Geographic Distribution: Iguanas are found throughout Central and South America, from Sinaloa and Veracruz, Mexico, south of the Tropic of Capricorn in Paraguay and southeastern Brazil. They also inhabit many islands in the Caribbean and in the east coast of the Pacific. They were introduced, by man, in South Florida and Hawaii.
Habitat: Wet tropical forests, in the vicinity of water. They are an arboreal species.
Diet: They are mainly herbivores. They require large amounts of protein in the first 2-3 years of age, so that they have a good growth, therefore, juveniles feed on invertebrates (arthropods, insects), while adults are herbivores. Plants with green leaves or ripe fruits are their favorite foods. They use their tongues to manipulate small pieces of food that they swallow with little or no chewing. Being ectotherms, their body temperature depends on the ambient temperature. Therefore, they feed better at temperatures between 25-35ºC, while lower temperatures tend to reduce their appetite. They may also lose their appetite at the time of skin change and, in the case of females, in the last days of development.
Reproduction: Iguanas reach sexual maturity between 3-4 years of age. They are oviparous and the females lay the eggs in nests (communal or individual) that they make in the soil at about 45-100 cm depth. In the wild, breeding is during the dry season, so that the eggs will hatch in the rainy season, when there is more food available. The postures occur about 65 days after mating and they can deposit between 10-30 eggs during 3 days. The incubation period occurs between 90-120 days. The hatchlings come out of the egg through a tooth, named “caruncle”, which eventually falls just after hatching. Barely born, they are completely independent.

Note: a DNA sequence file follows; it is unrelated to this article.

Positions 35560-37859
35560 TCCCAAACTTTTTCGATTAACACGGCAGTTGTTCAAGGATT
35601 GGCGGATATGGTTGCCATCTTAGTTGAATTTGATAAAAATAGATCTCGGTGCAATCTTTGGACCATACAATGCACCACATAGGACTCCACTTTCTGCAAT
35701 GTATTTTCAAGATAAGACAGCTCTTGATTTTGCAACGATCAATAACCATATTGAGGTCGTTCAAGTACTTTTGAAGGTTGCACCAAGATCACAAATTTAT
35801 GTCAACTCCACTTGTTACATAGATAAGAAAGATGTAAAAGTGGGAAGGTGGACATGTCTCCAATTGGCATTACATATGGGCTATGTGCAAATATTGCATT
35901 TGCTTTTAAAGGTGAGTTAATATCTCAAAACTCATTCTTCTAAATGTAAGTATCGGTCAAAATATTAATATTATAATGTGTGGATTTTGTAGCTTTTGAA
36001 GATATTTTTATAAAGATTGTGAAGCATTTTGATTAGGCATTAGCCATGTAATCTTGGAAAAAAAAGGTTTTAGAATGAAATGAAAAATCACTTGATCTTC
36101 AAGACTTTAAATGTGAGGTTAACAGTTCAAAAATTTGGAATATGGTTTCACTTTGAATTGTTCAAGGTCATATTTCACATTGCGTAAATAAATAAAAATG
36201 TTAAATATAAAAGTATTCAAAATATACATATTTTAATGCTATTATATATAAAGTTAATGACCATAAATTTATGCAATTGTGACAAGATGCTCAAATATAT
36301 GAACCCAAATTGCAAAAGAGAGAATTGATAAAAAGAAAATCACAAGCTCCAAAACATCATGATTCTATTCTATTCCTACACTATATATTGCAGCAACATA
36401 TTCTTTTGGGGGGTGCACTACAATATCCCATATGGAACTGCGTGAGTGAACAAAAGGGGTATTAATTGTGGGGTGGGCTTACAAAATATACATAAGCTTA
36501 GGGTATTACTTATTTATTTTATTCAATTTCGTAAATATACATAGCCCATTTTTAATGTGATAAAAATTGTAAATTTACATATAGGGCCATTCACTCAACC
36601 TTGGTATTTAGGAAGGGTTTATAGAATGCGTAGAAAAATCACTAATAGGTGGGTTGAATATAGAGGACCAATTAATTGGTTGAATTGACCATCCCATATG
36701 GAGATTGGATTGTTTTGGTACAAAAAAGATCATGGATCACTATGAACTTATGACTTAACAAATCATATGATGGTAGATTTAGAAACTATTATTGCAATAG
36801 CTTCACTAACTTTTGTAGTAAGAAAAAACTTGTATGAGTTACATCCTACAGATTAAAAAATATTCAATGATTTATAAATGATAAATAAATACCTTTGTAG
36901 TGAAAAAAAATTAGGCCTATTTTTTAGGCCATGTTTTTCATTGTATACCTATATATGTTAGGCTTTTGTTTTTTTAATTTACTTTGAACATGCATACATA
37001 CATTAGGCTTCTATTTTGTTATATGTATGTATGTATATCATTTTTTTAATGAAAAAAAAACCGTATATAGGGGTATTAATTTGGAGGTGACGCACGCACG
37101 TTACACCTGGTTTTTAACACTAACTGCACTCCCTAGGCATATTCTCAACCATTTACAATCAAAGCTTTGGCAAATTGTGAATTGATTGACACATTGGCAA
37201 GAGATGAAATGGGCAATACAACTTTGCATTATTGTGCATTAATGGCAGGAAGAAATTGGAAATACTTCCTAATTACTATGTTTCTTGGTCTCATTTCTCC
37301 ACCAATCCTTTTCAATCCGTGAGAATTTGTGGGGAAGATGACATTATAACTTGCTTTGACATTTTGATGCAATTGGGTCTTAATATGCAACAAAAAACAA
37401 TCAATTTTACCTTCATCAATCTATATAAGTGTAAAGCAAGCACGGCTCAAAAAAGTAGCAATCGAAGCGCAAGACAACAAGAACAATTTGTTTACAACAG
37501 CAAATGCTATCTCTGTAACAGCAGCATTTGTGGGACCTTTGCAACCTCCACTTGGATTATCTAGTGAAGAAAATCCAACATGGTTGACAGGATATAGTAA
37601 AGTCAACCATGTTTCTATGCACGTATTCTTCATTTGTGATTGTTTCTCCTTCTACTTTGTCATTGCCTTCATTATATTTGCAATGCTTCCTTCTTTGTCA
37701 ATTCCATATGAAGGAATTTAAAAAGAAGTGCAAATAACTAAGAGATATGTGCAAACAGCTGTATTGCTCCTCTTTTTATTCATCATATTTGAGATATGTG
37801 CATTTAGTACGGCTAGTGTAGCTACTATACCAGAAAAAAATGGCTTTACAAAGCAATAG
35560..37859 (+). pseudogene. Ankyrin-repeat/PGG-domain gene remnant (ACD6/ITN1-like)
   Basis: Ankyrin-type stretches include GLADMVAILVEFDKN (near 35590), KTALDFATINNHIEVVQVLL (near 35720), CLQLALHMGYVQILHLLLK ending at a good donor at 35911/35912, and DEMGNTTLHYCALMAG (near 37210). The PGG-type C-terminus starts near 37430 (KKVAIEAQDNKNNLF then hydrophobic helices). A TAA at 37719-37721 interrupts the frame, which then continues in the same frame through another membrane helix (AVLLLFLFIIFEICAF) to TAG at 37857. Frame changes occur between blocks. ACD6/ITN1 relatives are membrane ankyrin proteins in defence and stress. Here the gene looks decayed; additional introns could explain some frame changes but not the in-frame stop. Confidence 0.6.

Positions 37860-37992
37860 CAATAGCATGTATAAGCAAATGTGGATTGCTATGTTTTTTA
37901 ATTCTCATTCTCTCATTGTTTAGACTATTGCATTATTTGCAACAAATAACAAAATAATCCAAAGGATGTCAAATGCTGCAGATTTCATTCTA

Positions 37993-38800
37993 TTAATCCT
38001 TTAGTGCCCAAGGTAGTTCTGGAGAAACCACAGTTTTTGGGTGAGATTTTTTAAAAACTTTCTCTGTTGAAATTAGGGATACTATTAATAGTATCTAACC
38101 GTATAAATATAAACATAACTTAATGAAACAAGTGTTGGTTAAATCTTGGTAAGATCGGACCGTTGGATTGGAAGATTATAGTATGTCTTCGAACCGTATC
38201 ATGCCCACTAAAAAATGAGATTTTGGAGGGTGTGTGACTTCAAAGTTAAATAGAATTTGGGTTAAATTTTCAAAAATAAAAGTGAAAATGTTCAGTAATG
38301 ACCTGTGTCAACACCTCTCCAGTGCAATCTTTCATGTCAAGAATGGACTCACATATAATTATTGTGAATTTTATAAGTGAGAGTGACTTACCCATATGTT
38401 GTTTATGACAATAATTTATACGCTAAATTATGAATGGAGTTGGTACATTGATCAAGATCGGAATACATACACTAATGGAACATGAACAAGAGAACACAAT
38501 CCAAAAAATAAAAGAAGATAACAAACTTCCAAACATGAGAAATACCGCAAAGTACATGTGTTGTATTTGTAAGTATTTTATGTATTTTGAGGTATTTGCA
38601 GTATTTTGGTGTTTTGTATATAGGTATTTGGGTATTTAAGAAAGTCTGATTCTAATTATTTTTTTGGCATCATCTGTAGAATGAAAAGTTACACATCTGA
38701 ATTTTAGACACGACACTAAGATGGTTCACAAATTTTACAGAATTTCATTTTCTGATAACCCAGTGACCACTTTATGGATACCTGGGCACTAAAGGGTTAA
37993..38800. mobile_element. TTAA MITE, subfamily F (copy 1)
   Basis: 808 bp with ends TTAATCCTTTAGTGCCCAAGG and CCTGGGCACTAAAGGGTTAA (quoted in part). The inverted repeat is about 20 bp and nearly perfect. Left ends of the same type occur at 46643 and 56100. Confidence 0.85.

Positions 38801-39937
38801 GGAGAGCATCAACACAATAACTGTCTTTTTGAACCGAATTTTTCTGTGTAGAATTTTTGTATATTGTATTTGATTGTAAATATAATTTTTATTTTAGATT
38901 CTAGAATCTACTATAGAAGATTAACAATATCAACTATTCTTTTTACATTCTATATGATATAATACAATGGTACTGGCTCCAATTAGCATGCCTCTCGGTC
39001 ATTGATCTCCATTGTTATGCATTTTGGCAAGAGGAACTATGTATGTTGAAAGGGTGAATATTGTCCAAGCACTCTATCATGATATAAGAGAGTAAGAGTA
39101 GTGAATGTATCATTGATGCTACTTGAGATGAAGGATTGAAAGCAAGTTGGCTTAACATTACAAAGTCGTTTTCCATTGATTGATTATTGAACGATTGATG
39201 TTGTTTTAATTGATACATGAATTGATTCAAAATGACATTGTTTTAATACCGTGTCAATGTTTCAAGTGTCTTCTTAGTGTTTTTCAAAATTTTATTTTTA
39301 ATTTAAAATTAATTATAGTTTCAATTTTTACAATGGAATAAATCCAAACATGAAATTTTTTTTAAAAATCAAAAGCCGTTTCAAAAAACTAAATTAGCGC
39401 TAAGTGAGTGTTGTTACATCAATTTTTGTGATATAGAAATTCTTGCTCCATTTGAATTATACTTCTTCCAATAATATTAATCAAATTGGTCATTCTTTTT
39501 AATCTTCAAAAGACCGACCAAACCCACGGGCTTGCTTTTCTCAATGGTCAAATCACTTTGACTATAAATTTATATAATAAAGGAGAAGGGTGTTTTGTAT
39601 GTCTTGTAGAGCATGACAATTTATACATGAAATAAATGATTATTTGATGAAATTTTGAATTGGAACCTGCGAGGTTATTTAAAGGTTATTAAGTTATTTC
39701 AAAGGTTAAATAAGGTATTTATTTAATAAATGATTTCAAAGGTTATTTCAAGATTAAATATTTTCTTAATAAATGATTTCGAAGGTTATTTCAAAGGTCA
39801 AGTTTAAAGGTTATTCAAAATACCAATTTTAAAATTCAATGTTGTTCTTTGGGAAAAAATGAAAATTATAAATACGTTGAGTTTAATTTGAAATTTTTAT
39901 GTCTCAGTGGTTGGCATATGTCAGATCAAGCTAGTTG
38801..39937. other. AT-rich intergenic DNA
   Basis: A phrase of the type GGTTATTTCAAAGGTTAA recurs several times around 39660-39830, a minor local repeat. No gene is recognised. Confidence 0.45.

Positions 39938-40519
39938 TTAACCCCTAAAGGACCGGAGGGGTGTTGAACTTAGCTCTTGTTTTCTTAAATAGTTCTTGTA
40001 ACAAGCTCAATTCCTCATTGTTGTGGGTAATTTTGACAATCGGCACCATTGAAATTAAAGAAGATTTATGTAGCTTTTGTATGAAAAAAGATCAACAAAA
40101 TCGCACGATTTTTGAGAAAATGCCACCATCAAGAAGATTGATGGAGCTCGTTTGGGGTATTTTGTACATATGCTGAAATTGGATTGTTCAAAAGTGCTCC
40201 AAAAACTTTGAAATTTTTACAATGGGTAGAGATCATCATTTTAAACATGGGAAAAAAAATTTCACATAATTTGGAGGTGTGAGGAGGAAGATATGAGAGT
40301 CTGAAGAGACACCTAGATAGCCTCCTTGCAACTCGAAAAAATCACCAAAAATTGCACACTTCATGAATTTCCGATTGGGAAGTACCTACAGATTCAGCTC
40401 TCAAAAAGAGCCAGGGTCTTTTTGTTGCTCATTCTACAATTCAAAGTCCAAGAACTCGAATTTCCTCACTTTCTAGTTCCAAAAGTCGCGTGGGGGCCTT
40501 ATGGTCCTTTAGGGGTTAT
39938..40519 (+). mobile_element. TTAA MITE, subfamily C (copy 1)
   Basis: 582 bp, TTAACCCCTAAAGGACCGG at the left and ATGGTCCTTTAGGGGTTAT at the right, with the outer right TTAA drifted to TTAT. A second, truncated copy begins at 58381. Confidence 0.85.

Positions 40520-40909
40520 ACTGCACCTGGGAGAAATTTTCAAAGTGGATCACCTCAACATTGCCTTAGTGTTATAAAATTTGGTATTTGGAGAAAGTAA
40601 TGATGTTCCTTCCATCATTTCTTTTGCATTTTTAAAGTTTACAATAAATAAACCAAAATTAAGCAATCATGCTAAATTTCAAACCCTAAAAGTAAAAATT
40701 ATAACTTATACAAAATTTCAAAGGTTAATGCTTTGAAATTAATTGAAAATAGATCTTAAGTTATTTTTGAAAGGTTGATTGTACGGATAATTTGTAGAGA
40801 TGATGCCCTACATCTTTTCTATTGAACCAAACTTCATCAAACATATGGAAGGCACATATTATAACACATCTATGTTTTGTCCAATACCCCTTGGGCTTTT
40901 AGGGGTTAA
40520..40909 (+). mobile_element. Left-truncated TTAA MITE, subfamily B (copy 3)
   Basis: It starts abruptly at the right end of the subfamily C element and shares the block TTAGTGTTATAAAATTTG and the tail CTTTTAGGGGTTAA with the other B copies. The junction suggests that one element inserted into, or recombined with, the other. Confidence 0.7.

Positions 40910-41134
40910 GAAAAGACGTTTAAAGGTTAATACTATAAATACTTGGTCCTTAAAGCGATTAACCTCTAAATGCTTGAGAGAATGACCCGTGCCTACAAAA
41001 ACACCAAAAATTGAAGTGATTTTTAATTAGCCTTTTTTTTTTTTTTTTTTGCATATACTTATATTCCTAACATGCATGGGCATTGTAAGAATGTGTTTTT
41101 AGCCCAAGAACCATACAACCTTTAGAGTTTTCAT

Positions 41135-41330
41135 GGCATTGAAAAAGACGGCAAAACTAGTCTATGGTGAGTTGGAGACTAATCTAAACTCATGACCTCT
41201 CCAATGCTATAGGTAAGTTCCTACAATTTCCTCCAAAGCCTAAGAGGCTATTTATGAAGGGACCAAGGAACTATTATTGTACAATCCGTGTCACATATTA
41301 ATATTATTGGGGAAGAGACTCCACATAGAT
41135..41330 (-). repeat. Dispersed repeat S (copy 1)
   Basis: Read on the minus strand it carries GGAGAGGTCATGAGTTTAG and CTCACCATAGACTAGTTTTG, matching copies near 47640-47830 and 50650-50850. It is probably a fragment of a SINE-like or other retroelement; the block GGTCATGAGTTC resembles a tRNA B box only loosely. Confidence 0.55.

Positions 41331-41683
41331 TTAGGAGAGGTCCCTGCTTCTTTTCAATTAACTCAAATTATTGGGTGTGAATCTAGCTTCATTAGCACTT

Behavior: They are arboreal lizards that tend to live in the treetops, establishing hierarchical positions in the tree, the more juvenile taking the lower canopy, and the oldest, the tallest parts of the tree. Living in trees allows them to warm up in the sun. They only come down in order to make their nests. Although they prefer forest areas, they also adapt to more open areas. Wherever they live, they always like to have water around, being excellent swimmers and divers, especially when they need to escape predators. Males are quite territorial during the breeding season, they exhibit various head movements, dewlap extension and color changes. Even females in nesting sites can also be territorial and aggressive. They can migrate great distances, especially females, who migrate to the same nesting site each year. When threatened, they tend to flee and hide, but when cornered they defend themselves with rotational movements or tail-whipping movements. Like other lizards, they may lose part of their tail to escape a predator, and it will grow back later.
Conservation Status: Not Evaluated. It belongs to Appendix II of CITES.
Curiosities: Because reptiles are more sensitive to environmental changes than humans, some reptiles, such as iguanas, may be indicators of possible environmental problems before we, humans, can detect them.
Threat factors: although some populations have suffered from habitat destruction, and especially with poaching for human consumption and also illegal trade of exotic animals, green Iguanas are not considered at risk of conservation, at this time.